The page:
Walking the River Stort Navigation

I’d previously noticed the River Stort Navigation on the OS map snaking around the northern fringe of Harlow. Comments on my YouTube videos had suggested sections that I would enjoy walking. So one day in the Easter holiday I set off on the Lea Bridge Line (celebrating its first anniversary since re-opening) to Broxbourne to see whether I could make it all the way to Bishop’s Stortford.

Rivers Stort Navigation

The Stort Navigation runs from Feildes Weir, just to the south of Rye House, 14 miles to the Hertfordshire town of Bishops Stortford. It was completed in 1769, with the intention of linking Bishops Stortford with the lucrative malt trade working its way along the Lea from Ware. The 15 Locks that break up its course became waypoints for my walk that day, when we were blessed with early sunshine that only just now seems to have returned at the end of May.

Lower Lock

The appeal of river and canal walks is not only the proximity of water but the removal of decision making and navigation – the canal engineers have done the job for you. The downside is maintaining the discipline to stick to the path resisting temptations to wander off along beguiling side routes.

River Stort Navigation

I was drawn into Parndon Mill on the edge of Harlow by a poster for an exhibition by Graham BoydThe New Hampshire Grids – from the early 1970’s. I saw potential parallels with my own walking practice in that title, especially when on a contrained hike following a pre-ordained route carved out of the landscape by 18th Century navvies.

The gallery space occupied a small white cube on the ground floor of the old Mill (this version built in 1900 following a devastating fire but mills have occupied the site since at least the Norman Conquest). The framed pictures and 3-dimension works sat on a plinth seemed to be presenting an intrincate code. I bought an exhibition catalogue and went to sit on a bench by the towpath. The last sentence in Maxine E. King’s intrductory essay reads;

“This is the character of Boyd’s work, a restless searching, stretching out through an immense space, sometimes taking up the grid to orientate himself, like a sextant for navigating the stars.”

I contemplated this over a late lunch of Chicken Club Sub washed down with a pint of San Miguel in the garden of the Moorhen pub near Harlow. They had Minnions toys behind the bar and a kids softplay inside the pub – I’ve never seen that before.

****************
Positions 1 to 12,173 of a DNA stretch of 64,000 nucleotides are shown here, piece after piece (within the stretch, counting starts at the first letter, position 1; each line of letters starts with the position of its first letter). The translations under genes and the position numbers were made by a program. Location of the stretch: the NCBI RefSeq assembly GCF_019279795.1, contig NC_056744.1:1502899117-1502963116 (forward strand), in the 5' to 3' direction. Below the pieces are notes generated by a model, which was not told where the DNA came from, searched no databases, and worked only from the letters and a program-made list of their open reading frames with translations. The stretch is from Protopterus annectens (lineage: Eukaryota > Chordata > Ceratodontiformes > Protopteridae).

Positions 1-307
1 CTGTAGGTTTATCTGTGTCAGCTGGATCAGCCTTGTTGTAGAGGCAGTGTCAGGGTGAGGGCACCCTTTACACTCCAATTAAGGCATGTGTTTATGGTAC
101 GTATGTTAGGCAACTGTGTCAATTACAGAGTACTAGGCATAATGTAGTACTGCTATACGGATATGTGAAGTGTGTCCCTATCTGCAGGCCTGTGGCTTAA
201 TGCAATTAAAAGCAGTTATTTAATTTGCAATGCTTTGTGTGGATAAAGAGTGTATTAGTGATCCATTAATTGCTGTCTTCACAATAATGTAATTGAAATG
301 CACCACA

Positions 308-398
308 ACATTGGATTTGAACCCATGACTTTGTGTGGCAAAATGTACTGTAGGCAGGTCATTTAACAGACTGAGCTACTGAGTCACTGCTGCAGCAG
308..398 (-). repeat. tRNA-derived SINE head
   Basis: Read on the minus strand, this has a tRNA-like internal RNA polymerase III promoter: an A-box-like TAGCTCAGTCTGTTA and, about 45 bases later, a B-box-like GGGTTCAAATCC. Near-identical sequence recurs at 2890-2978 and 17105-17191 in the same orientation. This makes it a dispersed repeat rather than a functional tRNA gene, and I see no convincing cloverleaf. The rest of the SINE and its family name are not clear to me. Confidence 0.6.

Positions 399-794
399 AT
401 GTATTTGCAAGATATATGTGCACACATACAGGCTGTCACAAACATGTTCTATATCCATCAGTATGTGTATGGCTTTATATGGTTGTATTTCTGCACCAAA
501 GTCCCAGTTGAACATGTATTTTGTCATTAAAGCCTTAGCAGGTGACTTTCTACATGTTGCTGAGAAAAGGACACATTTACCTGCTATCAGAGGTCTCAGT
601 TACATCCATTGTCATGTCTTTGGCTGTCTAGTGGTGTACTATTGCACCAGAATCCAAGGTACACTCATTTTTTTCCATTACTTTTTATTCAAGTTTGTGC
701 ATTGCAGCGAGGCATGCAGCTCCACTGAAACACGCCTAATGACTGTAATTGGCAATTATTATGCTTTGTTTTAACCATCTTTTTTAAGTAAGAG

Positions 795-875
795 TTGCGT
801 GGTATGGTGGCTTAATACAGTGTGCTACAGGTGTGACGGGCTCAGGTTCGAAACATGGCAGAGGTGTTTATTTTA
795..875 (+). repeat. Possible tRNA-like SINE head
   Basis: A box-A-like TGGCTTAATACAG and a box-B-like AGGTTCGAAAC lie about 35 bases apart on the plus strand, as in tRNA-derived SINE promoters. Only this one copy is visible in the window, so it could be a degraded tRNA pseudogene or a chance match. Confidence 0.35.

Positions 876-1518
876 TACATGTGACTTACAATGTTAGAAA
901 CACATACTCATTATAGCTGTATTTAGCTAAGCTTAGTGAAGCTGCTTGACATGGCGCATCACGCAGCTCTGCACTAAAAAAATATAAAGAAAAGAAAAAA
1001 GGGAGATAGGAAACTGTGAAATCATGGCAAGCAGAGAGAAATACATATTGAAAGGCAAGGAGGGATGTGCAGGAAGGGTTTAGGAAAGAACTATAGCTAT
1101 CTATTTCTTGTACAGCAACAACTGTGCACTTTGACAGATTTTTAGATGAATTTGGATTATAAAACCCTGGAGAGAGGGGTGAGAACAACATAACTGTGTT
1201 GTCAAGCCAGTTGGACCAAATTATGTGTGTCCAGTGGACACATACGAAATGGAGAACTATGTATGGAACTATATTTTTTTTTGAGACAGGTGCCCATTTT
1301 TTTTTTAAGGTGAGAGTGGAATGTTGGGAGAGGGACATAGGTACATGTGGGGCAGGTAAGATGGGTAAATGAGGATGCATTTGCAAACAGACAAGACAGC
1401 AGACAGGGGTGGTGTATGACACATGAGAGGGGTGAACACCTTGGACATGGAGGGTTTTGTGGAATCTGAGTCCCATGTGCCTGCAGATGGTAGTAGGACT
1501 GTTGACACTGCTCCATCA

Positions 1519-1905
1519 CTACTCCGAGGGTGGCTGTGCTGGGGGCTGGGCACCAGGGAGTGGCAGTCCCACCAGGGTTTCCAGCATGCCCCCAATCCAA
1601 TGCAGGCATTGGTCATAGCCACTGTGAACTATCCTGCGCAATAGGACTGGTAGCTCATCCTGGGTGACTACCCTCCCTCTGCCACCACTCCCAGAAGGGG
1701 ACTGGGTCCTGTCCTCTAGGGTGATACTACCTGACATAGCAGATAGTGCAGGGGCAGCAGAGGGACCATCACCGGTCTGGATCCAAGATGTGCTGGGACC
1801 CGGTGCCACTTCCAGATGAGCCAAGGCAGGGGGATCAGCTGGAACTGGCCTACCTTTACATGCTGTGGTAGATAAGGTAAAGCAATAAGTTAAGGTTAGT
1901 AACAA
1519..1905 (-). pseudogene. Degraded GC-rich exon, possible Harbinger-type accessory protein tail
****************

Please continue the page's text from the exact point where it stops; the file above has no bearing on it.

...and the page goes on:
River Stort Navigation

Pushing on into the sunset leaving behind Harlow’s riverside sculptures I finally allowed myself a detour, through Sawbridgeworth, an ancient village once owned by an Anglo-Saxon brilliantly named Angmar the Staller. I think we should restore the Anglo-Saxon naming system. The village is like a period film set – a collection of Tudor to Georgian buildings spanning out from a 13th Century Church. After a look around I refueled at the newsagents for the final push into Bishops Stortford.

Tednambury Lock 4

Tednambury Lock 4

A wise man, Tim Bradford, once told me the pub trade is run on people forever trying to recreate that glorious first sip of beer, with each successive pint becoming increasingly less satisfying until you’re pissed. I sometimes think a similar dynamic applies to walking – I’m forever in search of that euphoric final stage of a schlepp, bathed in sunset crossing a field or rounding the bend of a river, cresting a hill, traipsing through an industrial estate, the rump of the city behind you, awash in the experience of the fugue. Counting down those last few Locks in the last burst of Spring sunshine on the approach to Bishops Stortford were one of the finest walk’s ends I’ve ever known – one I’ll be chasing for the rest of the summer.

 

Walking Roman Roads Near London

Three months ago today I set out under a murky sky with the temperature hovering around zero, bound for a section of the old Roman Ermine Street that passes through the woods between Broxbourne and Hertford. There was light snow as I departed from Cheshunt Station over the level crossing at 10am and make my way to the Lea Navigation towpath.

Slipe Lane Level Crossing Wormley
Turning inland at the Turnford/Wormley border there is a curious collection of rare features side-by-side. At the Slipe Lane Level Crossing stands a 19th Century Coal Tax Post (a large stone obelisk) next to a Second World War Pillbox. The two structures are indicators of being on the outer limits of ‘London’ despite being clearly in Hertfordshire. The Coal Tax Post a notification of entry into the tax jurisdiction of the Corporation of London, and the Pillbox forming part of the Outer London Defence Ring.

St Laurence Wormley
11.30am I shelter from the snow in the lychgate of St. Laurence Wormley while trying to find the Twix that’s hiding somewhere in the bottom of my bag. It would’ve been nice to have a look at the early 12th Century nave in the church but of course it’s locked so I have to satisfy myself with trying to identify the window in the south wall that dates from the same period.